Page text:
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Should disciplinary action be taken against those who make multiple or catastrophic errors?


From the April 8, 1998 issue

Non-punitive reporting systems and handling employees who make multiple or catastrophic errors are frequent topics raised by health care managers and practitioners who contact us. This subject was discussed at length recently during a conference call led by Lucian Leape, MD, of the Institute for Healthcare Improvement (IHI) and Judy Smetzer, RN of ISMP. Both are serving as faculty for an ADE prevention collaborative now underway through IHI. The need for leadership understanding and a solid commitment to a non-punitive approach to errors were stressed during the call. Employees are blamed for errors when administrative leadership is unaware of the significant influence of the system on individual performance. A non-punitive approach is not possible unless there is support from top leaders - all the way up the leadership chain - who truly understand that errors are just symptoms of a "diseased" system, and that error prevention efforts must be directed at the weaknesses in the system, not at individuals.

Several techniques were suggested for creating a non-punitive environment that supports increased error reporting. A confidential reporting system where everyone understands that errors will not be linked to performance appraisals is critical. Make it easy to report errors, reward error reporting and provide timely feedback to show what is being done to address problems. Apply a non-punitive approach to errors consistently! If even one person is disciplined for an error, mistakes will be hidden. Find alternate ways to evaluate employees, based not on errors or lack of making mistakes, but on positive measures that evaluate an employee's overall contribution to the organization.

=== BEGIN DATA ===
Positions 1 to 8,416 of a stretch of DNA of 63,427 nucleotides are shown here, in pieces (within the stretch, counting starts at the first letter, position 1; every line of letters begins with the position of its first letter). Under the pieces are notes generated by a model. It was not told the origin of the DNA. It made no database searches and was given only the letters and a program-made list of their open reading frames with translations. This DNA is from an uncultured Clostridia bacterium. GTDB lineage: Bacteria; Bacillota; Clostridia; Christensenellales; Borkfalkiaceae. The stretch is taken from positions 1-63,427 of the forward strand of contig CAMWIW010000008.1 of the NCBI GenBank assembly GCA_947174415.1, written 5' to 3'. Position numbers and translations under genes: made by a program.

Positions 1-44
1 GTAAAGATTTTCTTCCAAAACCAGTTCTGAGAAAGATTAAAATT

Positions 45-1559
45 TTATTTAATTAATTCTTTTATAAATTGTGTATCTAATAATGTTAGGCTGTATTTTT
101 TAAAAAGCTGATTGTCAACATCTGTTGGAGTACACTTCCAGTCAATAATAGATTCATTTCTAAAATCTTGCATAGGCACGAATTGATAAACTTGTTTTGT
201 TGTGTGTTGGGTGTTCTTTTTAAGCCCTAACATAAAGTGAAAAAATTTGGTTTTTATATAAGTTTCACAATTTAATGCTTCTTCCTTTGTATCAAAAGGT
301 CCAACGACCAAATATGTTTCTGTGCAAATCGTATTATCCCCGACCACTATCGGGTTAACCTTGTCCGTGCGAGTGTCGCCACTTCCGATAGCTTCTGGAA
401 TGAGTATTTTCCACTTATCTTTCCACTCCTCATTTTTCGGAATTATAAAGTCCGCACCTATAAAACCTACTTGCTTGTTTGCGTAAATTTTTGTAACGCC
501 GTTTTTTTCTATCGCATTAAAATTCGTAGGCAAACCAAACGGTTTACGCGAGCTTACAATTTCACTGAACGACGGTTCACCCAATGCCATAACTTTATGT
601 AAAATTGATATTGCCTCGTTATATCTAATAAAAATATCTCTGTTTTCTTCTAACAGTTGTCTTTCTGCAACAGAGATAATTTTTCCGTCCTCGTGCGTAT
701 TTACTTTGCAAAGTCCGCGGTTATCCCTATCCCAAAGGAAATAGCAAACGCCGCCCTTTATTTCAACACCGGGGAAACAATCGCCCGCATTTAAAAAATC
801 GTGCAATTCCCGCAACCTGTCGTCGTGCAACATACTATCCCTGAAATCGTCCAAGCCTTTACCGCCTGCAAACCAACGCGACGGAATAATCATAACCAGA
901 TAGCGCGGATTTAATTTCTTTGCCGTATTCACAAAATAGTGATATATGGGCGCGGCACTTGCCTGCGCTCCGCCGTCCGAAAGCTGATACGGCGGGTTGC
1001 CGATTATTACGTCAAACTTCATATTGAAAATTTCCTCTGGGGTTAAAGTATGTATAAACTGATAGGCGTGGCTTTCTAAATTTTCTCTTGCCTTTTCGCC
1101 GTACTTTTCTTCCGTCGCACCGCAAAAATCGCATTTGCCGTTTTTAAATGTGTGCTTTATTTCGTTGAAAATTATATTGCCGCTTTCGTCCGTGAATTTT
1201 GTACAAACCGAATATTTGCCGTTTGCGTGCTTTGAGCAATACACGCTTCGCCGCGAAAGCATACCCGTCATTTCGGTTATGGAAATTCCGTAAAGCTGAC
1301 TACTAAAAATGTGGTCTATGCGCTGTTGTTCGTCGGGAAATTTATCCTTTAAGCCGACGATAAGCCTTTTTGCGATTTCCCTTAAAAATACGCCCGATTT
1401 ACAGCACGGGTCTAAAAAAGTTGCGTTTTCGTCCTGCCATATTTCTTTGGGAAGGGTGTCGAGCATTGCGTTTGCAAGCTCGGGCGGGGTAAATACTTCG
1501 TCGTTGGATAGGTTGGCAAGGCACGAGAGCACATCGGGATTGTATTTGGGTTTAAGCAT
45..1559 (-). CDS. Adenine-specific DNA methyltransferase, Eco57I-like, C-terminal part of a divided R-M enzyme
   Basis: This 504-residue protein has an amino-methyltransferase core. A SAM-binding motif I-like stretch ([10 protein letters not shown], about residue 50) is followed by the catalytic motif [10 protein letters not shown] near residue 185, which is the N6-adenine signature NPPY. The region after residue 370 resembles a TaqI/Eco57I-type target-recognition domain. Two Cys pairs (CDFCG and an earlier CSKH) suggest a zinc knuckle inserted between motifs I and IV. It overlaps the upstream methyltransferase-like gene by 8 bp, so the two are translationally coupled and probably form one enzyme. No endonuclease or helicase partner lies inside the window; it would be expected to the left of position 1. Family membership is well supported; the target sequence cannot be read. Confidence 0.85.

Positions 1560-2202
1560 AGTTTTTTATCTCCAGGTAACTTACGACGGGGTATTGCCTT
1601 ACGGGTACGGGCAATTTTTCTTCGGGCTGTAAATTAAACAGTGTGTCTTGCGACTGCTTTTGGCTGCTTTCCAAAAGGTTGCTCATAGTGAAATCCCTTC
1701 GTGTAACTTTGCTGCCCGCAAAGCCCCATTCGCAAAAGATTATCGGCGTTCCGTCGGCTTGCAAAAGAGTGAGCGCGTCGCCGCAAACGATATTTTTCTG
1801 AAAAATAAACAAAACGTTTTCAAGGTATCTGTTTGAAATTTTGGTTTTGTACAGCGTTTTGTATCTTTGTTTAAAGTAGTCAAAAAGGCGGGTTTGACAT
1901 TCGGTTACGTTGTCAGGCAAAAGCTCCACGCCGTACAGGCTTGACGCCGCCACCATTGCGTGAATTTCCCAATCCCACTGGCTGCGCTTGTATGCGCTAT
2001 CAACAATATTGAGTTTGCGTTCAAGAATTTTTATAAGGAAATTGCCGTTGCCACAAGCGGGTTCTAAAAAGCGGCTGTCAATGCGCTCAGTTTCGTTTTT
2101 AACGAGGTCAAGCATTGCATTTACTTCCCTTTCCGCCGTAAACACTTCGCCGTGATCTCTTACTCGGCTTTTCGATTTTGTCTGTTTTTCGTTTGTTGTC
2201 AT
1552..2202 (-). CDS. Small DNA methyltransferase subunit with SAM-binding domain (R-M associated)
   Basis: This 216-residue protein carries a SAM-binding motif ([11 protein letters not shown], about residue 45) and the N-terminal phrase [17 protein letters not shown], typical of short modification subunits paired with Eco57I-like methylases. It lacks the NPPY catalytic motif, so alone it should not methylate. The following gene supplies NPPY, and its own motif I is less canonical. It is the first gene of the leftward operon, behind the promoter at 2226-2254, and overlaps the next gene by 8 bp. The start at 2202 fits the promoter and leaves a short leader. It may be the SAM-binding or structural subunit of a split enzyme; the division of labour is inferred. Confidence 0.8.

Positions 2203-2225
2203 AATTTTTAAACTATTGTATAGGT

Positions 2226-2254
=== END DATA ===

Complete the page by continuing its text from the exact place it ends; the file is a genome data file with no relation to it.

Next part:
A non-punitive environment is really tested when an organization is confronted with an employee who makes multiple errors or is involved in a catastrophic error. We often find it easier and in our nature to blame individuals and resort to familiar solutions: counseling, disciplinary action, enforcing rules or developing new rules. There is little or no remedial value in doing so and the easy way out often leads back to problems that persist or worsen. In fact, when the only action is punishing individuals for errors, this can actually be dangerous to an organization. It leads to the ever increasing need for more of the same familiar remedies, or the philosophy of "what we need here is a bigger hammer." The root causes of problems are not identified and the system is weakened even further.

Organizations face considerable pressure from the public and the legal system to discipline individuals for mistakes. Nevertheless, even with employees involved in multiple or catastrophic errors, there is little advantage to terminating them. It inadvertently sends the message that the organization has hired a defective employee and has not exercised good judgment in allowing the employee to provide care in the organization. Rather, it is more important to determine why errors are happening and take action to effectively prevent these errors or minimize their consequences. The goal of patient safety is best served with a non-punitive environment that places more value on reporting problems, so they can be remedied, than pursuing the largely unprofitable path of disciplining employees for errors.

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